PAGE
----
Healthcare Delivery- should be enhanced by a formidable policy, adequate patient and caregiver education, availability of resources for quality care and access to affordable and latest medication.

Enhancing health care force - Despite huge increase in the number of specialists and super-specialists there is still a deficiency of the nephrologists, healthcare providers in field of dialysis as well as primary care physicians, nurses. Enhancing this manpower will help in appropriate CKD screening and adherence to clinical practice guideline recommendations will go a long way to tackle kidney ailments.

Empowering All – getting people aware of the risk factors of CKD, knowing the benefits of life style  modifications, ensuring adherence to treatment modalities can have lasting benefits when initiated early and kept consistent. Giving patients the role to disseminate the benefits in the community will further empower and improve the outcomes.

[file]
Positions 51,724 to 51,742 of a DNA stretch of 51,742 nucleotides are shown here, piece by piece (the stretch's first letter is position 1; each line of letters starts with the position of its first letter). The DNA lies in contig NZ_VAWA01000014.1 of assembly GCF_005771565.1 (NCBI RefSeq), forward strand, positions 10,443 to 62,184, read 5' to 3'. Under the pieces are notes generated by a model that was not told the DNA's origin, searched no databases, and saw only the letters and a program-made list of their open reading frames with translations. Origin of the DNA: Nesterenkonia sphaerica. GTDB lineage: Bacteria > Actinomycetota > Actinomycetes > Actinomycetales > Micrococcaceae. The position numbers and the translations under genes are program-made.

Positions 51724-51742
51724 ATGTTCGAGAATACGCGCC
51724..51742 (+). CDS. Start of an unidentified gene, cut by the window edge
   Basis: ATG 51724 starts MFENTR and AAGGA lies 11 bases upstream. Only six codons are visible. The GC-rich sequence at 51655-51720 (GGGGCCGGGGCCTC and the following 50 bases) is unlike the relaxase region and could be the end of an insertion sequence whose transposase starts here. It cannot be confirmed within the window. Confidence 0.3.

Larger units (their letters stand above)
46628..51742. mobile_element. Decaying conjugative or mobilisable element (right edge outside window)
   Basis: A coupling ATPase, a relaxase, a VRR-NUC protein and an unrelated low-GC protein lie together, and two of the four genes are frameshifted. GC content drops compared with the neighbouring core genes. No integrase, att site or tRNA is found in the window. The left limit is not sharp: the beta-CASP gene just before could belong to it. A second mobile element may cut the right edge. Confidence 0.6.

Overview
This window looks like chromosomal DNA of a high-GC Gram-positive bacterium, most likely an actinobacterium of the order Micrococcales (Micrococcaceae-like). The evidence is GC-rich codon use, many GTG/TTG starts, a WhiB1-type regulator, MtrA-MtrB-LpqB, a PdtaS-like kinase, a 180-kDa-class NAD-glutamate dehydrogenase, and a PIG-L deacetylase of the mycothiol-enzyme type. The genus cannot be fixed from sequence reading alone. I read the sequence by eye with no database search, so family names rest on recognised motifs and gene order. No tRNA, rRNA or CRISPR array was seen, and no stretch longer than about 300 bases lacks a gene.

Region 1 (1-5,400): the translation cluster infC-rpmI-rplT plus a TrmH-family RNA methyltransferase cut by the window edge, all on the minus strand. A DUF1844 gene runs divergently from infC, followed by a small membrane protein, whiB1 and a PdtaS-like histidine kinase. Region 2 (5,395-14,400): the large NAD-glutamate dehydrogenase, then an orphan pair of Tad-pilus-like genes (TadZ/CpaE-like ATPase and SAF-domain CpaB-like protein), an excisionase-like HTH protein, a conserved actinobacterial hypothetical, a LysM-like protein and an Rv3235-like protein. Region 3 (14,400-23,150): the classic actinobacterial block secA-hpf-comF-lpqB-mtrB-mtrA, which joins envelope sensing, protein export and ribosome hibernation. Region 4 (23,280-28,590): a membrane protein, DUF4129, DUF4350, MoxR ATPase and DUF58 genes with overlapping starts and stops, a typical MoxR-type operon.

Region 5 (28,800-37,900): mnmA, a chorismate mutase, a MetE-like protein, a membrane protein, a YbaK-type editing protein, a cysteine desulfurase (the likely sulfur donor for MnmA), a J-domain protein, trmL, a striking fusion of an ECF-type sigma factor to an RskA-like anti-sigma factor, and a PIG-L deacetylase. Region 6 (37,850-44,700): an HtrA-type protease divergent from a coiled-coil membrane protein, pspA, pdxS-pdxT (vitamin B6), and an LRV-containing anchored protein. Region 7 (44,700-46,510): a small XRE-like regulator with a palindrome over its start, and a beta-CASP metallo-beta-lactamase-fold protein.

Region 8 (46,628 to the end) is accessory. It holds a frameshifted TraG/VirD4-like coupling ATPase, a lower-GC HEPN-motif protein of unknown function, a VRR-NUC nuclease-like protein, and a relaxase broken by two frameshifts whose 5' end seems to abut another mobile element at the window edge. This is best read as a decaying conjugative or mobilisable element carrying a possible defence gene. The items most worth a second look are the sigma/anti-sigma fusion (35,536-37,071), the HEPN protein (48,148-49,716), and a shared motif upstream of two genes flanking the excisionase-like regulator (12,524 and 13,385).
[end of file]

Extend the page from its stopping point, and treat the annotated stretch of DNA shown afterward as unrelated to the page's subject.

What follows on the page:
With awareness through various campaigns done on the WKD, we in Kashmir can help people, and guide the authorities, to make plans to manage patients with kidney diseases with equitable facilities and prompt preventive strategies. 

Dr Muzafar Maqsood Wani, Consultant Nephrologist, SKIMS, Soura